#UCDavis student diagnosed with meningococcal disease

Aggie Alert: UC Davis student diagnosed with meningococcal disease

Feb. 23, 2015

A student who attends the University of California, Davis, has been diagnosed with meningococcal disease, a bacterial infection that can cause bloodstream infections and meningitis, the university and public health officials said today (Feb. 23).

The student is receiving medical care and treatment at a local hospital.

UC Davis and Yolo County Public Health teams are investigating the case, providing preventive antibiotics to contacts where indicated, and educating the university community about meningococcal disease. Close contacts of meningococcal cases who are recommended to receive preventive antibiotics include people who were exposed to the ill person’s respiratory and throat secretions through living in close quarters, or kissing or other prolonged close contact.

University and county health officials are identifying people who had close contact with the student and recommending antibiotics to protect them from becoming ill. Officials are not recommending antibiotic prophylaxis for community members or UC Davis students in general. Prophylaxis is recommended for people specifically identified as close contacts of the ill student.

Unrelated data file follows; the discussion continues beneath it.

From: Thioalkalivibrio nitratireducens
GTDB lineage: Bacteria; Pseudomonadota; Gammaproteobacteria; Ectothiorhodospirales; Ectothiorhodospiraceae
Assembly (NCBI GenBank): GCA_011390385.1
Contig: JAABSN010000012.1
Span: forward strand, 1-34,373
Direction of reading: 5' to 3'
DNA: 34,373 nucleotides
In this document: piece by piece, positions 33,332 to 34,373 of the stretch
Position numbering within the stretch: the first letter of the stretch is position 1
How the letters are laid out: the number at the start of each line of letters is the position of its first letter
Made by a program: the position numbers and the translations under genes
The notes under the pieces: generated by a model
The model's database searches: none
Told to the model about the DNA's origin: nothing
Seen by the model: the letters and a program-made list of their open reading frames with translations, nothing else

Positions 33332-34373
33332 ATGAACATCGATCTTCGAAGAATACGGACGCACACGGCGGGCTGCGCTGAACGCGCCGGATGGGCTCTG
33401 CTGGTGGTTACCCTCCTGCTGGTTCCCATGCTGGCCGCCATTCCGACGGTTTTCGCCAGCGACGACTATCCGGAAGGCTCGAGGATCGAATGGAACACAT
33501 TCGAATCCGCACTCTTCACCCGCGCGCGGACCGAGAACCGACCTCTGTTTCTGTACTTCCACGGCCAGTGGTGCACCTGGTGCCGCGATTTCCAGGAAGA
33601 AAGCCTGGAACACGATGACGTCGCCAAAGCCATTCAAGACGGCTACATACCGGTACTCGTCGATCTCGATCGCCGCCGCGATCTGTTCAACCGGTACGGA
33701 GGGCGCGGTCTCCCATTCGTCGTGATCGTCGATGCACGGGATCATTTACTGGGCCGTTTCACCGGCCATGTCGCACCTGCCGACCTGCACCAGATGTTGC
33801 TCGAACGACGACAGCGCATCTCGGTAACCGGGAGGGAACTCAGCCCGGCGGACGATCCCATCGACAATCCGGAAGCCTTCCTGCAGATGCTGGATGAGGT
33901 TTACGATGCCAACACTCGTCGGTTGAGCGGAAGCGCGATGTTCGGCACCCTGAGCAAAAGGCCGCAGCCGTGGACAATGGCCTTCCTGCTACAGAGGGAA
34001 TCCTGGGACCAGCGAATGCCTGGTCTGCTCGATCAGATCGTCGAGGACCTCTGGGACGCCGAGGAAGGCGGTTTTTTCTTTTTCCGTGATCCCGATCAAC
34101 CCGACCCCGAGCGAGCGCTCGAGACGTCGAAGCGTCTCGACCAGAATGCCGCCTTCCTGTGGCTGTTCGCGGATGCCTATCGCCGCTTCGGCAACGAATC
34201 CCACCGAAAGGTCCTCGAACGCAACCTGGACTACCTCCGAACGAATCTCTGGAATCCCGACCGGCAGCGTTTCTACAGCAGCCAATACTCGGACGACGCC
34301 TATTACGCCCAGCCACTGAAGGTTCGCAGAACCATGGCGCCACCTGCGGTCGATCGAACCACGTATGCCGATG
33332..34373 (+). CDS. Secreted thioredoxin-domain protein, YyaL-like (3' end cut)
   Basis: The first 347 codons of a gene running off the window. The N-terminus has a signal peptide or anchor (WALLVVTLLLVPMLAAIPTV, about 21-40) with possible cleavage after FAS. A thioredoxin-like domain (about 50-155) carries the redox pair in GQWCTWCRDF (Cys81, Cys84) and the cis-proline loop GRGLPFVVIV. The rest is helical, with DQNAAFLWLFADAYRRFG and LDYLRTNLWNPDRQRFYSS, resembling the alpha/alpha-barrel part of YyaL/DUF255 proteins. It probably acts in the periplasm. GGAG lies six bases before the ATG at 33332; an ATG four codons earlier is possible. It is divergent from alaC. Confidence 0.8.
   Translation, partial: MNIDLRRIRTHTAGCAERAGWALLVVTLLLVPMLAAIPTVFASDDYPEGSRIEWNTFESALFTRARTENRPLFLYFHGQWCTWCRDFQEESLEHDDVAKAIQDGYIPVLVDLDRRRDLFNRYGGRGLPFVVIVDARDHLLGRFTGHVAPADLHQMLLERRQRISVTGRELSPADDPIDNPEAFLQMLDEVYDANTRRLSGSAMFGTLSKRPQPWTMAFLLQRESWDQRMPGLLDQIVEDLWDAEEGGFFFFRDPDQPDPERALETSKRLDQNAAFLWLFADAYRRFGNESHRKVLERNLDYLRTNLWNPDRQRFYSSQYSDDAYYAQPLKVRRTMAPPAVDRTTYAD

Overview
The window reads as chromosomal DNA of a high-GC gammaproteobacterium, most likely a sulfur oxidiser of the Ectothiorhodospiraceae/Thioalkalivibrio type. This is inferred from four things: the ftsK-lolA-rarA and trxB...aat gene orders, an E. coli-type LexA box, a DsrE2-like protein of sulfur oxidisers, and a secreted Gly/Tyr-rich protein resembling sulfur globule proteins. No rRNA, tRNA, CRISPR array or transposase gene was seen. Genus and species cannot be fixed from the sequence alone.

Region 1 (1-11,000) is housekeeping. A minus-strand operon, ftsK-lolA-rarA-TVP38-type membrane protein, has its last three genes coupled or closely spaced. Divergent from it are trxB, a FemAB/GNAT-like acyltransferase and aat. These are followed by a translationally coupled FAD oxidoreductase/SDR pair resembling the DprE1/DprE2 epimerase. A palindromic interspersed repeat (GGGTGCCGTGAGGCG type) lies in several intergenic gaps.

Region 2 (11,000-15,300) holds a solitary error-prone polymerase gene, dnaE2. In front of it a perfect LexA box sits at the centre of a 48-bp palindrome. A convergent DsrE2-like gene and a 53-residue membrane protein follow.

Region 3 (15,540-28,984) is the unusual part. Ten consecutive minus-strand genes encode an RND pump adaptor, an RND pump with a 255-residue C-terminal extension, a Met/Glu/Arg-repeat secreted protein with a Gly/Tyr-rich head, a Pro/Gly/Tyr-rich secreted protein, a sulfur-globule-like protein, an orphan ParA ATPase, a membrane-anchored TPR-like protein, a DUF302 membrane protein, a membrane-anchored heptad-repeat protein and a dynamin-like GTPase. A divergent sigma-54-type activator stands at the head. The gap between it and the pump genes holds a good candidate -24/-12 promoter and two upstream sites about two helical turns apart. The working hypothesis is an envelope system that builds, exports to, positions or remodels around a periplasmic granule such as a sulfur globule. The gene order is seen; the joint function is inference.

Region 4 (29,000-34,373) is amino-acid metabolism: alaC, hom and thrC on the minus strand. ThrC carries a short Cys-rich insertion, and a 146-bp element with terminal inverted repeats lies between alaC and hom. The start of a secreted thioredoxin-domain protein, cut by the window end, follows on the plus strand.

Meningococcal disease signs and symptoms, which are sometimes mistaken for those of flu early in the course of illness, can include:

•       High fever
•       Severe headache
•       Rash
•       Body aches/joint pain
•       Nausea/vomiting
•       Increased sensitivity to light
•       Confusion

Anyone with the signs or symptoms of meningococcal disease should seek medical care immediately. Early treatment of meningococcal disease is critical as the infection can quickly become life threatening.

Students with questions or any of the above symptoms, contact: UC Davis Student Health and Counseling Services’ Advice Nurse Line, (530) 752-2349.

Parents, family members and the general public with questions or concerns, contact: Student Health and Counseling Services’ Directors Office, (530) 752-2333.

Covering coughs, keeping hands clean and being up to date with recommended vaccines, especially flu vaccine this time of year, are actions everyone can take to stay healthy, protect themselves from illness and prevent the spread of infections to others.

More information:
* CDC information on meningitis http://www.cdc.gov/meningococcal/index.html
* UC Davis Student Health and Counseling Services https://shcs.ucdavis.edu/

Media contacts:
* Beth Gabor, Yolo County PIO, (530) 666-8042beth.gabor@yolocounty.org
* Andy Fell, UC Davis News & Media Relations, (530) 752-4533ahfell@ucdavis.edu

About Jonathan Eisen

I am an evolutionary biologist and a Professor at U. C. Davis. (see my lab site here). My research focuses on the origin of novelty (how new processes and functions originate). To study this I focus on sequencing and analyzing genomes of organisms, especially microbes and using phylogenomic analysis

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